A City College of San Francisco administrator’s move to cancel a labor-focused performance class earlier this month has drawn the ire of labor leaders and some two dozen students who had planned to enroll.
More than a dozen former and would-be students of the course — Work Tales – Performance Workshop — flooded a Board of Trustees meeting on Jan. 25 to urge the college’s leadership to reinstate the class, which they said had helped them gain confidence, develop vital language and job skills and build a community amongst each other.
“They canceled a class that students wanted to take and they argued that it was in the interest of the students,” said San Francisco Labor Council President Mike Casey, who has urged the college to reinstate the class. “What kind of logic is that?”
Despite the expressed interest from 25 students in taking the class, it was canceled a week prior to the official start of the Spring semester. Only eight students had officially enrolled at the time of the cancellation, according to Vice Chancellor of Academic Affairs Tom Boegel.
The course also failed to meet certain academic requirements, including English language instruction, as a much of the class is taught in Spanish.
“The class was not listed as a class to be taught in Spanish,” said CCSF spokesperson Jeff Hamilton. “So, if we have advertised a class to be available in English, we have to teach it in English.”
Jill Yee, the City College dean who called for the cancellation, directed the San Francisco Examiner’s inquiries to Hamilton.
“[Work Tales] was one of about two dozen class sections canceled … due to low demonstrated enrollment,” said Hamilton in a statement on Jan. 27. “Canceling classes with low enrollment prior to the beginning of the semester provides the college the opportunity to add sections in areas where students are on waiting lists, and ensures that the few affected students have an opportunity to find alternative classes.”
In emails shared with the Examiner, Yee described low enrollment to be an “ongoing problem” with the college’s Labor and Community Studies Department. She also accused department chair Bill Shields, who teaches the Work Tales course, of coaxing “students to take your class to avoid cancellation.”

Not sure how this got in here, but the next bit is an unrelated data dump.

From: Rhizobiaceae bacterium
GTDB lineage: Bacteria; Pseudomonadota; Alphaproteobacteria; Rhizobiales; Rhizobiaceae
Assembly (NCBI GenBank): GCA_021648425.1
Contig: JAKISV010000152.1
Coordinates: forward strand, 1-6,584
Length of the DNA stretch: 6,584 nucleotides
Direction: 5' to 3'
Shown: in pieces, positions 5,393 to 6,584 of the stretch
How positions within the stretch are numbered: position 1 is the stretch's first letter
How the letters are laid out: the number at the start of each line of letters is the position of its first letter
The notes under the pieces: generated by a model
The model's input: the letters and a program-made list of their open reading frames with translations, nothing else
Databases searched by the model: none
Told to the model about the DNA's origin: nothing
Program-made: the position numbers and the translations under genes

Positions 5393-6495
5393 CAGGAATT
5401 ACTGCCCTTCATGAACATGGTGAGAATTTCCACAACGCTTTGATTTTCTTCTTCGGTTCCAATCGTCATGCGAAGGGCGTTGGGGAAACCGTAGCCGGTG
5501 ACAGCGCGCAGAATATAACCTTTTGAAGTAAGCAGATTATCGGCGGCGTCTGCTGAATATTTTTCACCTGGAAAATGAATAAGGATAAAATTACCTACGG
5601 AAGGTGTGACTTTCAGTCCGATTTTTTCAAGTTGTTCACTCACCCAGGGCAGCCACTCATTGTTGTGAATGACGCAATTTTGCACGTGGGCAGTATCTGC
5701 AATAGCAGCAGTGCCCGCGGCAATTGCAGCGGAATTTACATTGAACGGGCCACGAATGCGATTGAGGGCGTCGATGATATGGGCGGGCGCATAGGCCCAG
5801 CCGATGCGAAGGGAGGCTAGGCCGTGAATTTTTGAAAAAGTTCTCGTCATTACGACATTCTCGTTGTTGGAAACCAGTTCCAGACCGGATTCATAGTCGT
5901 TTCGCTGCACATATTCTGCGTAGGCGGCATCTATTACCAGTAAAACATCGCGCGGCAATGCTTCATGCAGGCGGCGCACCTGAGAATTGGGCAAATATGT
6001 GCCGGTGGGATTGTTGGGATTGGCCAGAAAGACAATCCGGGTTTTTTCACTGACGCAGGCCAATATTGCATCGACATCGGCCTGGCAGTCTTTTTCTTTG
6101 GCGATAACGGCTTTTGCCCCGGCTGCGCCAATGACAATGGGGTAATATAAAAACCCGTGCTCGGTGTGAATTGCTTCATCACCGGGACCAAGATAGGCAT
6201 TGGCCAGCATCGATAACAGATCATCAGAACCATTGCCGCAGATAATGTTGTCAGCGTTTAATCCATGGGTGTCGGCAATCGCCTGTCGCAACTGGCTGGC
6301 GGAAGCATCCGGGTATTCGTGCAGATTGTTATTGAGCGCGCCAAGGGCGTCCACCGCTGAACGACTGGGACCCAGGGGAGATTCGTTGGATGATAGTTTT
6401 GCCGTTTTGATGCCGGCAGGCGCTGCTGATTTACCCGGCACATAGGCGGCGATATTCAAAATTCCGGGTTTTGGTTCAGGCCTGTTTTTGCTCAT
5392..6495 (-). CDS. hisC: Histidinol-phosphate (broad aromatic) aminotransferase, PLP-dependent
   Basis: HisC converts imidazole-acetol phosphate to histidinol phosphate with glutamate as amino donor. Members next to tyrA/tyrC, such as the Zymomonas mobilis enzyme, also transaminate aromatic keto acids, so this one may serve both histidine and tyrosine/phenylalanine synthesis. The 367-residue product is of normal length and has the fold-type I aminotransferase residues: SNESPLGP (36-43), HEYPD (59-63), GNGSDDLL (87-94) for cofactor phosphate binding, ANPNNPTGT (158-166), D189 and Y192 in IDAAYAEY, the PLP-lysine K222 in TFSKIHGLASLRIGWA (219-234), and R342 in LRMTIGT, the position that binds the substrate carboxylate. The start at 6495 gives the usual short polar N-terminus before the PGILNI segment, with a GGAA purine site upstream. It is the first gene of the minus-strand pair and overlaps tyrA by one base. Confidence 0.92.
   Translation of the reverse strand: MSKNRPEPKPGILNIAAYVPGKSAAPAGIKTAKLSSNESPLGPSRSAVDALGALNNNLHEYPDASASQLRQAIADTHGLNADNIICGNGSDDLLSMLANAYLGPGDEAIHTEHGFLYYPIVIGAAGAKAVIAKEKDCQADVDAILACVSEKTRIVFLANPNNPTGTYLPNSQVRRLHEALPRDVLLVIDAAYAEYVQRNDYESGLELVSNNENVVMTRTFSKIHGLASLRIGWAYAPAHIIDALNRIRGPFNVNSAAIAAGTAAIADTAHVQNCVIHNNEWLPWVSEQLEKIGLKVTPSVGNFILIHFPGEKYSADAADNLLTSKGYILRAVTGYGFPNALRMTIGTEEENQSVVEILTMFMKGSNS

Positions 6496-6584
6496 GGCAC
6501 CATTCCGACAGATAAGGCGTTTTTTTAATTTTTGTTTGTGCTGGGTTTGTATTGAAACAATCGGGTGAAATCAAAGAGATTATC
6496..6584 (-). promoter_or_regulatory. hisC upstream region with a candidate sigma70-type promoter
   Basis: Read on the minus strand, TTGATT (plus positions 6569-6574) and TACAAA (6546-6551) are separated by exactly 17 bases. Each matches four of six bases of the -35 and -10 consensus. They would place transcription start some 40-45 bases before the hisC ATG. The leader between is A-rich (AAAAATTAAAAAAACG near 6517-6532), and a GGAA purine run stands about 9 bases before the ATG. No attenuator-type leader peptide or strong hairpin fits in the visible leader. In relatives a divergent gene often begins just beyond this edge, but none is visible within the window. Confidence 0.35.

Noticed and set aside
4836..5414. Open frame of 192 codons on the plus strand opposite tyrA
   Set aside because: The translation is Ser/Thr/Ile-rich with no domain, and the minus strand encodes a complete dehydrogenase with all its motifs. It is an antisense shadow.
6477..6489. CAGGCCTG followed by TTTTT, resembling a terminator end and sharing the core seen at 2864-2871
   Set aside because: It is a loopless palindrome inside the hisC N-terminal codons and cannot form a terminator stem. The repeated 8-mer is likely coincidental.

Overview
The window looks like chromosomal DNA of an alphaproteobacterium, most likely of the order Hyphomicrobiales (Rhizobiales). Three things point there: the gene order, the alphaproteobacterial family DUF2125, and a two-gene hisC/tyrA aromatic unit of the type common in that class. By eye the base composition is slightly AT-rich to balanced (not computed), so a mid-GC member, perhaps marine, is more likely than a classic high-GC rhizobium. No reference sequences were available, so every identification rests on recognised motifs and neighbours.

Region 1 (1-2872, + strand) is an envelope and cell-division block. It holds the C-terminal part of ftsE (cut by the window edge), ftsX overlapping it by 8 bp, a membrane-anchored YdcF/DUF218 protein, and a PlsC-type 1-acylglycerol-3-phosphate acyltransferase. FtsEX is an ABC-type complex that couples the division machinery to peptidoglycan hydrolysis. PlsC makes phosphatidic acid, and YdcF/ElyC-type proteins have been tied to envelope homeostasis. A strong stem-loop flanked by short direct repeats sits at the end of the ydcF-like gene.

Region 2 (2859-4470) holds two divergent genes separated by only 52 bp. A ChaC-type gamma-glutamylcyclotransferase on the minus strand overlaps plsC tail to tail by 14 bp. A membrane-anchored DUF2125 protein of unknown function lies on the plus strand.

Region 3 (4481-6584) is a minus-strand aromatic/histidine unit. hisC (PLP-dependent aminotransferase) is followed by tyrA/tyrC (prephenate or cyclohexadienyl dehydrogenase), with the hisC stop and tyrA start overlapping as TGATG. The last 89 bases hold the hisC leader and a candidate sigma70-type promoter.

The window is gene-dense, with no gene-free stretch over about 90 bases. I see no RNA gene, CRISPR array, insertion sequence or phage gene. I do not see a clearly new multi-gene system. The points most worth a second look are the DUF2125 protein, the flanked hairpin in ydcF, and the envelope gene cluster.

But at least two students who have taken the class in the past and had planned to re-enroll said that they did so voluntarily.
Betsy Cardenas took the course last semester and said she planned to enroll again to “support my colleagues.” She recently found employment as a domestic worker and has encouraged other women who work alongside her to participate.
“Every single Monday, [the class] was full, and we had to find chairs for people to sit down,” Cardenas said.
Yee also expressed concerns that the class, which drew mostly female students — many of whom were immigrants and Latinas — and was taught largely in Spanish, was not beneficial for the students, many of whom are native Spanish speakers.
“It is highly questionable if these students have the English skills to take a three unit, transferable credit course, as you continue to definitely teach [the class] in Spanish,” Yee wrote in an email.
Shields said he requested an English Second Language teacher to be embedded in the course to quell Yee’s concerns but that the request had not yet been approved as of Friday.
Several of the courses’ former students took issue with the college’s determination that the class did not serve them.
“I think it’s very unfair and racist,” said Cardenas. “A lot of people [in the class] speak English. They are stereotyping us, just like Trump is doing. We are not all the same, and everyone is there for different reasons.”
Historically, the course is built on partnerships with worker rights groups and labor unions, such as the San Francisco Day Labor Program and La Colectiva de Mujeres. Shields has taught the course in credit and non-credit variations for the better part of a decade.
These community collaborations have resulted in stage productions that were “well-received,” according to Shields.